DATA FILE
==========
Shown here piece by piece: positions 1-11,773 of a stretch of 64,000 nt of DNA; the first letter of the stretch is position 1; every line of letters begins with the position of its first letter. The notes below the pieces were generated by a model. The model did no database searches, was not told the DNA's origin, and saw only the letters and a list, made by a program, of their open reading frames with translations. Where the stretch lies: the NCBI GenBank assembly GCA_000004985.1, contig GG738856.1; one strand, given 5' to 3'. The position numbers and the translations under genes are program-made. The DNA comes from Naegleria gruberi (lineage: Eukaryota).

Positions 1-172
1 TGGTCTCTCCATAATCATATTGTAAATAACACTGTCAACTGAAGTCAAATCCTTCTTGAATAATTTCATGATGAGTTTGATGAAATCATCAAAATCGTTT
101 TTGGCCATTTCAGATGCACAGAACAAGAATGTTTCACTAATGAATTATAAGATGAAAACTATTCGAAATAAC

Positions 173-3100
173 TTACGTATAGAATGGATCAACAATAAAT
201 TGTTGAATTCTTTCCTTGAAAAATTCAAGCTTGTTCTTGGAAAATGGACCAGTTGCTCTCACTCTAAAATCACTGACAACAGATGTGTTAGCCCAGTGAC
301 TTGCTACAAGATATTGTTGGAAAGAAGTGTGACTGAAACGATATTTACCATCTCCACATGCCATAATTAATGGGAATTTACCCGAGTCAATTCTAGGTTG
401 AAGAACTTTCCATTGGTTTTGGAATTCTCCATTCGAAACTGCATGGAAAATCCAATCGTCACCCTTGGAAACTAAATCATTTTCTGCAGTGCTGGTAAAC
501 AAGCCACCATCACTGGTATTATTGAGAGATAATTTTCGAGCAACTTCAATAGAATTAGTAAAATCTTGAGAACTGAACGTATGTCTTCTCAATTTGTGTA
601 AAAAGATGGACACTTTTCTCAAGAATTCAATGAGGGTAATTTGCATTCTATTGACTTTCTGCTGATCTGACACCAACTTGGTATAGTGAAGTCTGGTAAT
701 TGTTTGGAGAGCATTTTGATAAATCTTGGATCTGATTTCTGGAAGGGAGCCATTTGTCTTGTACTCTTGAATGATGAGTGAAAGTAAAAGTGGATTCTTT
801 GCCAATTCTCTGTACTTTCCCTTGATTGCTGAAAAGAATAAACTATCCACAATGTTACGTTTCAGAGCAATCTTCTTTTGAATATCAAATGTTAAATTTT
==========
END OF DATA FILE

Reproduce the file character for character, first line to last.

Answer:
Shown here piece by piece: positions 1-11,773 of a stretch of 64,000 nt of DNA; the first letter of the stretch is position 1; every line of letters begins with the position of its first letter. The notes below the pieces were generated by a model. The model did no database searches, was not told the DNA's origin, and saw only the letters and a list, made by a program, of their open reading frames with translations. Where the stretch lies: the NCBI GenBank assembly GCA_000004985.1, contig GG738856.1; one strand, given 5' to 3'. The position numbers and the translations under genes are program-made. The DNA comes from Naegleria gruberi (lineage: Eukaryota).

Positions 1-172
1 TGGTCTCTCCATAATCATATTGTAAATAACACTGTCAACTGAAGTCAAATCCTTCTTGAATAATTTCATGATGAGTTTGATGAAATCATCAAAATCGTTT
101 TTGGCCATTTCAGATGCACAGAACAAGAATGTTTCACTAATGAATTATAAGATGAAAACTATTCGAAATAAC

Positions 173-3100
173 TTACGTATAGAATGGATCAACAATAAAT
201 TGTTGAATTCTTTCCTTGAAAAATTCAAGCTTGTTCTTGGAAAATGGACCAGTTGCTCTCACTCTAAAATCACTGACAACAGATGTGTTAGCCCAGTGAC
301 TTGCTACAAGATATTGTTGGAAAGAAGTGTGACTGAAACGATATTTACCATCTCCACATGCCATAATTAATGGGAATTTACCCGAGTCAATTCTAGGTTG
401 AAGAACTTTCCATTGGTTTTGGAATTCTCCATTCGAAACTGCATGGAAAATCCAATCGTCACCCTTGGAAACTAAATCATTTTCTGCAGTGCTGGTAAAC
501 AAGCCACCATCACTGGTATTATTGAGAGATAATTTTCGAGCAACTTCAATAGAATTAGTAAAATCTTGAGAACTGAACGTATGTCTTCTCAATTTGTGTA
601 AAAAGATGGACACTTTTCTCAAGAATTCAATGAGGGTAATTTGCATTCTATTGACTTTCTGCTGATCTGACACCAACTTGGTATAGTGAAGTCTGGTAAT
701 TGTTTGGAGAGCATTTTGATAAATCTTGGATCTGATTTCTGGAAGGGAGCCATTTGTCTTGTACTCTTGAATGATGAGTGAAAGTAAAAGTGGATTCTTT
801 GCCAATTCTCTGTACTTTCCCTTGATTGCTGAAAAGAATAAACTATCCACAATGTTACGTTTCAGAGCAATCTTCTTTTGAATATCAAATGTTAAATTTT